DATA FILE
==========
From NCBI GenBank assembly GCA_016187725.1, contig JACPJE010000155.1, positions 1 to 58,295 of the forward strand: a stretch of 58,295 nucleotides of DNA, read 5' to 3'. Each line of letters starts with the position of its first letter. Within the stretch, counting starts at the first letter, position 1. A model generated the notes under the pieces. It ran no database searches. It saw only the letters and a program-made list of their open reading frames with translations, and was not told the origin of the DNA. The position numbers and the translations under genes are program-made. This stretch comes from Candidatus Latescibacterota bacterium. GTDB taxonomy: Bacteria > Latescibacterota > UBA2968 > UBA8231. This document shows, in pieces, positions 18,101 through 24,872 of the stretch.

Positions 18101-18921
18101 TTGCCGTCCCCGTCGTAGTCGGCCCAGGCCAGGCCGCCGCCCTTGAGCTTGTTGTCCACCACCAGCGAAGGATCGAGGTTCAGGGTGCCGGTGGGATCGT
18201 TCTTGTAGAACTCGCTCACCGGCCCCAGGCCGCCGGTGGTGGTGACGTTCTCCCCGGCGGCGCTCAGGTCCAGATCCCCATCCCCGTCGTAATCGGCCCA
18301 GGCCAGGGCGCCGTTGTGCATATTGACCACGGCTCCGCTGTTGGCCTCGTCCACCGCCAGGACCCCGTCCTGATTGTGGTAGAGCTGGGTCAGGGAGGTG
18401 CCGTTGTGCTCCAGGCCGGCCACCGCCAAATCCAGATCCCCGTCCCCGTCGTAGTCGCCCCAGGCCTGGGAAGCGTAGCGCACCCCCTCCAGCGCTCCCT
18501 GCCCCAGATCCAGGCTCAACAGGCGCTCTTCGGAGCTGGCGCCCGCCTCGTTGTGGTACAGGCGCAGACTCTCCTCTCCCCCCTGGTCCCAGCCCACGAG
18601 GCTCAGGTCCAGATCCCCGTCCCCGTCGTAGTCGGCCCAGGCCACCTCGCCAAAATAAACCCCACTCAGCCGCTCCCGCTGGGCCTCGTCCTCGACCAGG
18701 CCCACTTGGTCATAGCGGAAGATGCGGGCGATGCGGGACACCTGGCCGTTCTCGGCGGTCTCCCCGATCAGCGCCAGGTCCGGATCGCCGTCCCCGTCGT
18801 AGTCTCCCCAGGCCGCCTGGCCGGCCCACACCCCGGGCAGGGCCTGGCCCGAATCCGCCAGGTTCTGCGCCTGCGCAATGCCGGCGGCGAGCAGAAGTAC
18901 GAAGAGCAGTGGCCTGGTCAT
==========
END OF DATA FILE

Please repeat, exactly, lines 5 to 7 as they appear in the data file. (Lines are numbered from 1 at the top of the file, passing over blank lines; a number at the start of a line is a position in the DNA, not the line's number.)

18301 GGCCAGGGCGCCGTTGTGCATATTGACCACGGCTCCGCTGTTGGCCTCGTCCACCGCCAGGACCCCGTCCTGATTGTGGTAGAGCTGGGTCAGGGAGGTG
18401 CCGTTGTGCTCCAGGCCGGCCACCGCCAAATCCAGATCCCCGTCCCCGTCGTAGTCGCCCCAGGCCTGGGAAGCGTAGCGCACCCCCTCCAGCGCTCCCT
18501 GCCCCAGATCCAGGCTCAACAGGCGCTCTTCGGAGCTGGCGCCCGCCTCGTTGTGGTACAGGCGCAGACTCTCCTCTCCCCCCTGGTCCCAGCCCACGAG